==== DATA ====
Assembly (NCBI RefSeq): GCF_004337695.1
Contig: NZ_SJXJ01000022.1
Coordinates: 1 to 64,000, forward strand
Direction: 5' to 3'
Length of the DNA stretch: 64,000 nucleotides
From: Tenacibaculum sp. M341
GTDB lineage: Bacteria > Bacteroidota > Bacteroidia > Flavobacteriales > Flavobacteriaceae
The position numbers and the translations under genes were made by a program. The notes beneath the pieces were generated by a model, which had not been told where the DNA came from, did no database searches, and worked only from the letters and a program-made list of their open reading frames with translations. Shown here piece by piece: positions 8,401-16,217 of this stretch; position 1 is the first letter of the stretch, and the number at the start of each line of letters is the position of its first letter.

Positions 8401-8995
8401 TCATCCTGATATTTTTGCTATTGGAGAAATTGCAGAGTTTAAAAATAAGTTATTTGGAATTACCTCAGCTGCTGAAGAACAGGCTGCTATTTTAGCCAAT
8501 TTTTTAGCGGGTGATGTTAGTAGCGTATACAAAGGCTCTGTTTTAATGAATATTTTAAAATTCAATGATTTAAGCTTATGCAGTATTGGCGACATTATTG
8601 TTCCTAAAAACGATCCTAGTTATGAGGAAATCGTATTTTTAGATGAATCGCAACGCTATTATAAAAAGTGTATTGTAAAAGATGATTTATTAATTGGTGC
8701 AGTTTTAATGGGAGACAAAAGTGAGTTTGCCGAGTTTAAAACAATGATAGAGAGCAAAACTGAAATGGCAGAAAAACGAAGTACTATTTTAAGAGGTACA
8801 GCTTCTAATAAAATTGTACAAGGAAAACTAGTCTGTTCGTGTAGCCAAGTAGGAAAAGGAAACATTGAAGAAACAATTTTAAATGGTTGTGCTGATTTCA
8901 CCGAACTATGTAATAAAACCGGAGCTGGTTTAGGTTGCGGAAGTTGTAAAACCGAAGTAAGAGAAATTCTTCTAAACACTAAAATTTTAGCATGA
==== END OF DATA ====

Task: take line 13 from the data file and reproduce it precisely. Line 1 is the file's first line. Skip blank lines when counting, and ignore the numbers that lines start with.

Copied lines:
8701 AGTTTTAATGGGAGACAAAAGTGAGTTTGCCGAGTTTAAAACAATGATAGAGAGCAAAACTGAAATGGCAGAAAAACGAAGTACTATTTTAAGAGGTACA